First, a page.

Cambridge college to rename accommodation over slavery connotations

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A Cambridge college has renamed an accommodation unit over concerns that its name had connotations of slavery.

Clare College Cambridge has renamed “The Colony” as Castle Court as the nickname for the accommodation did not “reflect the values of the college”.

A Clare College spokesperson said: “It has become increasingly clear that the informal name for the site between Chesterton Lane and Castle Street has connotations which do not reflect the values of the college.

“The site is therefore being redesignated as Castle Court.”

The news comes after Jesus College’s campaign to remove a memorial plaque to Tobias Rustat, a college benefactor and investor in the slave trade, from its chapel.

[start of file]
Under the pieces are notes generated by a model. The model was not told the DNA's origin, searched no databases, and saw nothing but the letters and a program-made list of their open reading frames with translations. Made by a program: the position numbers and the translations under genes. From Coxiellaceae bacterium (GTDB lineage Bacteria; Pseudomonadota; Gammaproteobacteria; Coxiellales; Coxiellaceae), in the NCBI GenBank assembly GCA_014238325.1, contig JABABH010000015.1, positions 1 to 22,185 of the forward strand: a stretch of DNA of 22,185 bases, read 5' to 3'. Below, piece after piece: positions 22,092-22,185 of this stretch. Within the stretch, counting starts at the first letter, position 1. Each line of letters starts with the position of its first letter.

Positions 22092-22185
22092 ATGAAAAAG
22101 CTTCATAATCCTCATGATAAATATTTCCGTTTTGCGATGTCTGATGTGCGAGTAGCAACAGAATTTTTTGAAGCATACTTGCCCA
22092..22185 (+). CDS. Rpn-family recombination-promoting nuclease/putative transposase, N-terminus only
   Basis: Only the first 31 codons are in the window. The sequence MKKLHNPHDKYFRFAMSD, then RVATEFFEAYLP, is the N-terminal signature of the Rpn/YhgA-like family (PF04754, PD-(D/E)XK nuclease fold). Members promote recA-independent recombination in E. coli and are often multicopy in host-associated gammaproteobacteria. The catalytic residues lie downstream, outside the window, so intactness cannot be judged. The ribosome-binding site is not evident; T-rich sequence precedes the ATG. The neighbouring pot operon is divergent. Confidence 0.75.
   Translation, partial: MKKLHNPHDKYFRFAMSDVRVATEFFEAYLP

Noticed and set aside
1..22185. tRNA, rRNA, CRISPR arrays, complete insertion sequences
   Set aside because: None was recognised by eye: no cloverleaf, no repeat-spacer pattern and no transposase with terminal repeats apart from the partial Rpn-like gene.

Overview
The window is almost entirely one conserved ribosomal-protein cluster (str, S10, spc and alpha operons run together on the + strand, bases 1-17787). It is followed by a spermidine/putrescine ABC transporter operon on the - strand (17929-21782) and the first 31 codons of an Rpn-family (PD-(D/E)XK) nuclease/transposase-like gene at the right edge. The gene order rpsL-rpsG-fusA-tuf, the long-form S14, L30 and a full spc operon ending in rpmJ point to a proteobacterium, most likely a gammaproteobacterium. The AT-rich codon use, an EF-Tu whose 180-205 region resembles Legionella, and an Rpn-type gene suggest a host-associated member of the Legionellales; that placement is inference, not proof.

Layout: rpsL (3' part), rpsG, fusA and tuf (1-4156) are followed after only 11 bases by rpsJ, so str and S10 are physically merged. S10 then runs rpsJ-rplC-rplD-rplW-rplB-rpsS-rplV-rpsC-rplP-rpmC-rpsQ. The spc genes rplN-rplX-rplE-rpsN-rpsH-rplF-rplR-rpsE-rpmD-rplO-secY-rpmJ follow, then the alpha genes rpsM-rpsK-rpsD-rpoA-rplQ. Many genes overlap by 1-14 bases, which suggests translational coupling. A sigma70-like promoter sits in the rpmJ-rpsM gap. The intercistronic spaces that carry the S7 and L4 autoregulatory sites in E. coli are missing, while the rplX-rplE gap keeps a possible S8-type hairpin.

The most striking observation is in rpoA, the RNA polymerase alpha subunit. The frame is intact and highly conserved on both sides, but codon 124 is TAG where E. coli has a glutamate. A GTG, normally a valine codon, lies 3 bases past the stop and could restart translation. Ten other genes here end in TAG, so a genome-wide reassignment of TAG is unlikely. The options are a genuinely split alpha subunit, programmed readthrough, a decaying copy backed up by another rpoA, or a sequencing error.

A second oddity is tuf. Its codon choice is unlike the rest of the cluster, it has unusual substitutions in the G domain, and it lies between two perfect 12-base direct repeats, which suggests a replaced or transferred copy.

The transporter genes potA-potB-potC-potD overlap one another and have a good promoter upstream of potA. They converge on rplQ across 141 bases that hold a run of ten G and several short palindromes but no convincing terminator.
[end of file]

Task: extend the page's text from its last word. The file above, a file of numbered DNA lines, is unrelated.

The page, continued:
The college fought the Church of England in a consistory court case in February to remove the memorial to an alternative space but ultimately lost the case.

In 2021, the college also returned a Benin Bronze – a sculpture of a cockerel – to Nigeria’s National Commission for Museums and Monuments.

In 2019, St Catharine’s College removed the Demerara bell from public view as it was believed it was used on a slave plantation in Guyana.

In the same year, Cambridge created an advisory group on the legacy of slavery at the university, which is researching the institution’s involvement in the Atlantic slave trade and other historical forms of coerced or indentured labour.

“While it may be impossible to definitively establish the full extent of the university’s involvement, a growing understanding of that involvement should be central to the university’s efforts to address some of the structural inequalities that are a legacy of enslavement,” a statement said.

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